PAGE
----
PEW spoke with several members of the IBA management team to find out how the electrical wholesale buying group operates.
- How and why was the IBA formed?
David Whalley of Trafford Electrical was there at the beginning and is a past IBA Chairman so well placed to answer this question for us with ‘original truth’.
“I guess the answer to why the IBA was formed is the most obvious – to combine the purchases of a number of regional wholesalers with a view to improving buying prices. As there were already some established Buying Groups like the AED, the benefits were already known.
“The instigator was Glen Kerfoot, of Litestar Blackpool. In May 1993, Glen faxed 13 wholesalers in the North West, suggesting a Buying Group. The first meeting was in Chorley on 29th May 1993, attended by M-D Elec Workington, Mr Ohms Southport, Mr Ohms Morecambe, Litestar Blackpool, Acorn Electrical Wigan and St Helens, Mark Owen Electrical Supplies, Bolton. The agenda was to name the Group, decide what products to buy, the regularity of the meetings (on the last Saturday of each month!) and interbranch trading.
“At the second meeting on 26th June, when Trafford Electrical first attended, the Rules and Conditions of the Association were agreed. There were 7 rules, on one sheet of paper (ahem). The Membership Fee was £150. Not for the last time, the subject of discussion was cable!”
“It is a testament to IBA Values that M&D, Mr Ohms, Acorn, Trafford, Greenwood, MH Electrical who all joined within those first few early months are all still active Members of our IBA community almost 30 years later!”
- What are the criteria for joining and what are benefits for independent wholesalers?
Paul Jenner, IBA COO, is the first contact for new Member enquiries. He responds; “Simply put, we are and always have been a Group for Established Reputable Electrical Wholesalers. In order for Membership to generate a return on investment, we look for a member to be turning over £500k per annum. We would want to see a full set of accounts to prove this level. With this minimum spend, we would expect a member to be generating savings between two and three times the cost of their membership. However, this does vary depending on the individual member’s mix of spend and of course what proportion of their spend they can make through our group’s preferred suppliers. All potential Members are encouraged to do our ‘Top 10 Challenge’, which shows if group membership will provide ROI.”
- How does the IBA select its key industry suppliers?
Paul heads up the Supplier negotiation for the Group, chairing the Commercial Committee which is formed from volunteering IBA Members, annually elected to represent the entire Membership.
“We are a Group that is run by its members for its members. In terms of suppliers to the Group, either members or suppliers make recommendations that are discussed by the Group’s Commercial Committee. The Group looks to push its spending through a limited number of suppliers and therefore maximise the benefits that our Group members enjoy. As such, we look at each potential supplier on its merits. We seek to understand if they will add value to the Group’s current offering or only serve to dilute our existing spend with other suppliers. We look at product, marketing strategy, distribution strategy (favouring suppliers who respect the role of wholesalers in the supply chain), service levels, quality assurance and, of course, commercials. Only once recommended by the Group’s Commercial Committee is the deal put to the entire membership for final signoff.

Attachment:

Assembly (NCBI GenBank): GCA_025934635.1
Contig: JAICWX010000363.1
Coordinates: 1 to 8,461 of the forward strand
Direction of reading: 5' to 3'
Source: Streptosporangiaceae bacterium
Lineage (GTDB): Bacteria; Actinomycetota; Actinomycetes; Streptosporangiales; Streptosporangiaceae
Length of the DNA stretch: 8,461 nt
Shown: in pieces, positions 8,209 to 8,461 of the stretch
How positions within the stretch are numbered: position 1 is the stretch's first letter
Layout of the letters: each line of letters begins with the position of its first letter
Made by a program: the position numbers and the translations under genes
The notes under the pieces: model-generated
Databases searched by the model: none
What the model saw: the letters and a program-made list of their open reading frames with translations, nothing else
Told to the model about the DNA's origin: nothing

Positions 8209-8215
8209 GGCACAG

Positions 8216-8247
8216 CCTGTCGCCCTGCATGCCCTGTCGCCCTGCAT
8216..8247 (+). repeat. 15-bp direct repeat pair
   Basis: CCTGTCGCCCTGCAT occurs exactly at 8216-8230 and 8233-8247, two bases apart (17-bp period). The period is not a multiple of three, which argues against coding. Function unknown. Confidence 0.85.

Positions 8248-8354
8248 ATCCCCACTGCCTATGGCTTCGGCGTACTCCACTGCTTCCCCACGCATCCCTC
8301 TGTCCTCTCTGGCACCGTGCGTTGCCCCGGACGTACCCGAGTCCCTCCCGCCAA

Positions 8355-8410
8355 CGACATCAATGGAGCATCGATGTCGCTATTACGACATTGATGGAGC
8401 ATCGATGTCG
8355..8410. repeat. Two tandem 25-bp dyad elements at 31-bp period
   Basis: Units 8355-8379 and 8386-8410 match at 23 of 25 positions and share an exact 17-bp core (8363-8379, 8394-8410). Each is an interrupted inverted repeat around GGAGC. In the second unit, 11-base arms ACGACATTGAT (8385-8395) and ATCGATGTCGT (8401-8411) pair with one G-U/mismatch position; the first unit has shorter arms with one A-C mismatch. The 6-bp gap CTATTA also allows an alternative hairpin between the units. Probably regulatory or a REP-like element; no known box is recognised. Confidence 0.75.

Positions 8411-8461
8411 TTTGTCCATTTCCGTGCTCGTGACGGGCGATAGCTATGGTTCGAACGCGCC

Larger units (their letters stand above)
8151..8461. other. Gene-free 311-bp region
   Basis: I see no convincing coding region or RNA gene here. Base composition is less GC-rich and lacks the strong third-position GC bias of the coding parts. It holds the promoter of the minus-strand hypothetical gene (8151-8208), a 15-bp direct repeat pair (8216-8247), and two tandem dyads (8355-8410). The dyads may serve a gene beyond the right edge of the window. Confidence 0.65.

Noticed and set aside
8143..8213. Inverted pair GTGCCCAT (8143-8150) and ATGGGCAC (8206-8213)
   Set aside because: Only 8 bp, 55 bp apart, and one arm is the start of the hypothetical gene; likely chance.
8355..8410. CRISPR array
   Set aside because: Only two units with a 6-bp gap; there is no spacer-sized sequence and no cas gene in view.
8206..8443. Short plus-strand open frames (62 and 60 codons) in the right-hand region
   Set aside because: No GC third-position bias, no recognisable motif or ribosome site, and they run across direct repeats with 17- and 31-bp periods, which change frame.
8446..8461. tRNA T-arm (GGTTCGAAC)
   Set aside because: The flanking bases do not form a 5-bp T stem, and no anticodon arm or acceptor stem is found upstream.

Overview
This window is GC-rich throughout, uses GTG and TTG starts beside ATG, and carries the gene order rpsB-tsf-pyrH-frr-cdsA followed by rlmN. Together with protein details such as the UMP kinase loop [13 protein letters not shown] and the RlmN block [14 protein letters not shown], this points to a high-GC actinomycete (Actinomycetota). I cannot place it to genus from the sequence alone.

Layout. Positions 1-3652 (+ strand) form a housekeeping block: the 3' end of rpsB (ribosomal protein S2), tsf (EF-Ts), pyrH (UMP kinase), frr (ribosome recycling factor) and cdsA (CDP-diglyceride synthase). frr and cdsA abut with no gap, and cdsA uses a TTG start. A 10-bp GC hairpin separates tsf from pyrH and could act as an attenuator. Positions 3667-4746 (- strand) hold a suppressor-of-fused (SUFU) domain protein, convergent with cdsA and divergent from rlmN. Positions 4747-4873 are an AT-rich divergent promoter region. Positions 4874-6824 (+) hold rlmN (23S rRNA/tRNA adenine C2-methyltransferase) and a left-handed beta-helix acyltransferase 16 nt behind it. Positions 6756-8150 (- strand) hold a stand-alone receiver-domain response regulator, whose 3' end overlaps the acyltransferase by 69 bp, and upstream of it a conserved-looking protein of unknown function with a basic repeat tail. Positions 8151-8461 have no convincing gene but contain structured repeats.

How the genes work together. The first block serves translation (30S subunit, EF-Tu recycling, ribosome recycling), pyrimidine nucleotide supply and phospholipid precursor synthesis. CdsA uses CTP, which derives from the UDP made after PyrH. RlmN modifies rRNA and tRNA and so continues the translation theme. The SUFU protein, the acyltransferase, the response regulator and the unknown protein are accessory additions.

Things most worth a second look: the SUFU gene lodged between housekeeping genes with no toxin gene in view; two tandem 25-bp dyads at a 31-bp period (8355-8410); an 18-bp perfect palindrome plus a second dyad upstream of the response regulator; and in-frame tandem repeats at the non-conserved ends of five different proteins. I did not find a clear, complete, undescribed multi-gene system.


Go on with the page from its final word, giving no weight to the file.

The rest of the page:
“With lighting suppliers, the Group has additionally chosen to only accept applications from members of the LIA. This offers the membership and the membership’s customers, additional confidence that the product being offered is indeed fit for purpose.”
- Have IBA members recently experienced any supply issues due to factors beyond their control?
Mark Ashworth of ABM Electrical is IBA Elected Commercial Director and is directly on the front-line of contractor supply and customer service. He responds; “A range of products that seems to be out of our control is decorative wiring accessories. In China many of these products still have a heavy reliance on manual labour to produce. Due to social distancing measures in manufacturing process, this has significantly slowed down the ability to produce these products.
“The suppliers I have spoken to have chosen to focus on the supply of popular ranges such as the brushed effect steel finishes, whilst finishes such as antique brass are delayed until further notice. The choice for the consumer for this range of products seems to be reducing by the day.
“We are seeing similar examples where choice is being limited.”
- How difficult has it been for IBA members to judge levels of demand following extended periods of closure over the last 18 months?
ABM Electrical in Manchester was open throughout the pandemic to service essential supply, obviously with Covid measures in place. Mark responds; “The last eighteen month has pushed a greater emphasis on forecasting and forward ordering.
Forecasting in uncertain times remains problematic. All our crystal balls have become more opaque, but the value of true partnership between wholesaler and supplier is more important than ever. Placing timely orders on the wholesaler’s part, combined with providing as accurate as possible lead times from suppliers along with timely communication if things change is essential.
“By working together, we have not just survived the past 18 months but had a record 18 months.
“Since the last lockdown, obtaining products and price rises have brought different challenges. Forecasting has been essential. We have placed forward orders for three to six month stock to secure product and to delay proposed price increases.”
To find out more about IBA click here